There’s more of that kind of trivia on my blog under the tag ‘Me Adapting Famous Stories’ if you’ve got a spare half-hour and can put up with my innate cynicism.

Or if you’ve got more than half an hour, and are not the trivial type, you could re-read The Tempest or Romeo and Juliet, for a different kind of plagiarism altogether. 




Fran Hill is a writer and teacher living in Warwickshire. She blogs here and her first book 'Being Miss', a comedy about a day in a teacher's life, is available on Amazon Kindle and in paperback from her blog site. 

13 comments:

  1. Great post. I like be the fairy tales. A great mood fern retelling

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  2. Fairy tales are indeed a great temptation to the cynic lurking in one's psyche. Especially as the heroines tend to be golden-haired and vapid!

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    1. Have you read Angela Carter's 'The Bloody Chamber', Aggie? I think she went quite a long way to dispel the golden-haired and vapid stereotype!!

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  3. You never fail to bring a smile to my face :)
    When I ran a writing group I tried to get them to adapt fairy tales into modern stories. I don't think we were particularly great at it, but it sure was fun.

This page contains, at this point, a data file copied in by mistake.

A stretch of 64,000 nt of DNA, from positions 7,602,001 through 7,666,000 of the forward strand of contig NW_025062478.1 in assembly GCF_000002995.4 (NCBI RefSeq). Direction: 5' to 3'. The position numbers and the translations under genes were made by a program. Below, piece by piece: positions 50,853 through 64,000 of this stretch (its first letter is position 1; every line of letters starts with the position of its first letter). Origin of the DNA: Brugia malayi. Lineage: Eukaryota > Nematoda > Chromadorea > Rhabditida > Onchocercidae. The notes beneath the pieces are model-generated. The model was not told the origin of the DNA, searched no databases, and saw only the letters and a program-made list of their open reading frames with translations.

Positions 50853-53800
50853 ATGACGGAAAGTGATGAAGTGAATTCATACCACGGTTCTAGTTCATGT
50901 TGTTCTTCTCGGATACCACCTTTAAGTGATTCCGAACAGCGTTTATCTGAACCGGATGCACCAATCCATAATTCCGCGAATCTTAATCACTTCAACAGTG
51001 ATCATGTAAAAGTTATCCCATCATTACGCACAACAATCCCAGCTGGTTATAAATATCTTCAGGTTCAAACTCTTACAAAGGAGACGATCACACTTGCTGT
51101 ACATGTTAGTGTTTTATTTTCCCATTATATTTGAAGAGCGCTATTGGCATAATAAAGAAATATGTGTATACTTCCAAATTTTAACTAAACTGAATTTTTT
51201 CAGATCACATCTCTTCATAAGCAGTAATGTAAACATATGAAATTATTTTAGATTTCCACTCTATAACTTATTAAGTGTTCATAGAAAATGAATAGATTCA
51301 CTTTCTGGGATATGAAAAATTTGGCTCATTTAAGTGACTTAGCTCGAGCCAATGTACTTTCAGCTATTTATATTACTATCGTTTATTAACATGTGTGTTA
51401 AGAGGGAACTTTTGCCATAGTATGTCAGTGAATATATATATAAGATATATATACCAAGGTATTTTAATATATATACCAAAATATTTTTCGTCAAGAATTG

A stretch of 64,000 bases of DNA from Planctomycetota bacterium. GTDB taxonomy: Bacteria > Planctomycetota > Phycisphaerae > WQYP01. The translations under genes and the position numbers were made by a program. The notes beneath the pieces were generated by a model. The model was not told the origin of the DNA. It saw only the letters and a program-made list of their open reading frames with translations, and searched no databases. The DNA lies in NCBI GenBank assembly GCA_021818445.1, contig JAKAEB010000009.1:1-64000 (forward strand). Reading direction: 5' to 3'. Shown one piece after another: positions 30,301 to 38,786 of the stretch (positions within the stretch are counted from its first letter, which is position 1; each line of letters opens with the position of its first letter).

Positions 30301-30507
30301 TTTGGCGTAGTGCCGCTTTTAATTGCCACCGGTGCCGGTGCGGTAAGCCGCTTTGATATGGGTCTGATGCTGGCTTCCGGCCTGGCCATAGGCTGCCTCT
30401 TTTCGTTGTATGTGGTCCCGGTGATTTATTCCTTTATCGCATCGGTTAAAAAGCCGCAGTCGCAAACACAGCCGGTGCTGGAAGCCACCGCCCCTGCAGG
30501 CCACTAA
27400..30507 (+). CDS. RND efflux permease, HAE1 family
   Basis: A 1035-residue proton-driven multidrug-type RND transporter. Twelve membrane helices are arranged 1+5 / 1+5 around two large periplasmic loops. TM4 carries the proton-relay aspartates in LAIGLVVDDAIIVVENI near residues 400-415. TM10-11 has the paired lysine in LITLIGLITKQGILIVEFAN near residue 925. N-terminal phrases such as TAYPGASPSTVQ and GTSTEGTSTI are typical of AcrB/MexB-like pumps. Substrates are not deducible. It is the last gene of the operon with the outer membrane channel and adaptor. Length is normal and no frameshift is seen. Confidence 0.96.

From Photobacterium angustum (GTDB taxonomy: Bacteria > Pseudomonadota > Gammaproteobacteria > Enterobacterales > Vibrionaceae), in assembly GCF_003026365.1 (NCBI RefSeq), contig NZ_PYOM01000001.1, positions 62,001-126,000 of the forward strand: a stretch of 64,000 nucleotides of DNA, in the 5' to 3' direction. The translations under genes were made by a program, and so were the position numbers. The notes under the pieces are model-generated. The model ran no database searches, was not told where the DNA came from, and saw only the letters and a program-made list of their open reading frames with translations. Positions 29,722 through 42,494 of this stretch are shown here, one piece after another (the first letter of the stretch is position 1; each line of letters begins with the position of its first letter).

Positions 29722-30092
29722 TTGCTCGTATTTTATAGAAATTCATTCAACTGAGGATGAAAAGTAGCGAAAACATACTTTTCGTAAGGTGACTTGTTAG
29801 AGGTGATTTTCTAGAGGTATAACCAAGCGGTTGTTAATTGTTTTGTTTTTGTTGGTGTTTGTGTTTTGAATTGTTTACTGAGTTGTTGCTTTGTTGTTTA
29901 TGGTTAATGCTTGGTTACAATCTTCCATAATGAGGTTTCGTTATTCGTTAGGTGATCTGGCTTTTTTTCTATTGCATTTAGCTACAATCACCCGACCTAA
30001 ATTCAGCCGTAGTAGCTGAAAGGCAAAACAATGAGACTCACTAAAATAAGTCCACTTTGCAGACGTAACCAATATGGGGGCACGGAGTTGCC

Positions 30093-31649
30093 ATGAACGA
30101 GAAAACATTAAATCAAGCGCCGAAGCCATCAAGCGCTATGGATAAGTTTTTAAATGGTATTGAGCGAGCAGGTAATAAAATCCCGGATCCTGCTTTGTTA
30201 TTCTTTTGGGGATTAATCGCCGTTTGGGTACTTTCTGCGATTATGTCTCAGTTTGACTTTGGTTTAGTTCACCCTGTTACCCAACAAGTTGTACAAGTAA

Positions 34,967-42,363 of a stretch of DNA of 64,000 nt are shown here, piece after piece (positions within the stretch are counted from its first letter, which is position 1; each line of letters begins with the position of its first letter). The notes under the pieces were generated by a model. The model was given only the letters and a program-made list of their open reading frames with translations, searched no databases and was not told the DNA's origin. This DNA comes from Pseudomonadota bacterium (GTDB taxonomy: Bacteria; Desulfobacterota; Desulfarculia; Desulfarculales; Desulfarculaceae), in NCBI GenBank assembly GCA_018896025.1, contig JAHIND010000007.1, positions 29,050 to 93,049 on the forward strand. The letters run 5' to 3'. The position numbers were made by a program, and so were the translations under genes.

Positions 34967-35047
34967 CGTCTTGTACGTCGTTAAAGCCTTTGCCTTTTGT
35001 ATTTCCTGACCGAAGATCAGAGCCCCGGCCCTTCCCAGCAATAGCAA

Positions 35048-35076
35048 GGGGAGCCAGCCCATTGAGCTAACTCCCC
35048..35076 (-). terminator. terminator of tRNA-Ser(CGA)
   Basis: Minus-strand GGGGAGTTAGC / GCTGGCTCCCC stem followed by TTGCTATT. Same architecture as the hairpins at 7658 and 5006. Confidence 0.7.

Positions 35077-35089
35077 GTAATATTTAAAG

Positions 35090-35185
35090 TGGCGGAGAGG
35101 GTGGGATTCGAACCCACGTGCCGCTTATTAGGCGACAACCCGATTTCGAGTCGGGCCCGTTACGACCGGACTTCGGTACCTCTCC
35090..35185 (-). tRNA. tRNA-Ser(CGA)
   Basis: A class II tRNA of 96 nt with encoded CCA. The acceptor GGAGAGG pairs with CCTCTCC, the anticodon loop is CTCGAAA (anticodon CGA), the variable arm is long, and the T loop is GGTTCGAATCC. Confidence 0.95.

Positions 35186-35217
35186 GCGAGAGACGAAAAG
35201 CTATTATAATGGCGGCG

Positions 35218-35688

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    1. Thanks, Mandy! I agree - it's great fun, and I often use it as an idea at school too.

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  4. Love it :-)
    The thing I have to watch is recycling myself too much. Not enough time? I'll base my talk on that article, or that blog post from that talk I wrote, or, hey, use a blog post from my own blog and adjust it for the More than Writers blog (oops, did that last month). Of course, eventually you realise that you do need to write something original, even if only something fresh to recycle!

    (I should say I don't do this with 'properly' published articles! That would be too much cheating.)

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    1. That's true for me too, although I often look at my old writings, think 'What the heck was I thinking?' and close the document again before I get discouraged ...

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    2. Yes, can relate to that as well...!

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  5. Loved this. Who knew that plagiarism could be such fun? Great post, with lots of giggles, as always Fran Hill x

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    1. Thanks, Deborah. Plagiarism is brilliant fun. But also, in some cases, liable to prosecution. So, pick your sources!

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  6. Love the 'micro fairy tales'. As for plagiarism, Deborah Moggach got the plots of all her early novels from Shakespeare, and it's obvious! (doesn't stop them being good novels...)

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    1. Is that true, Veronica? I've read some Moggach novels and didn't know that. I shall go and look at her back list again!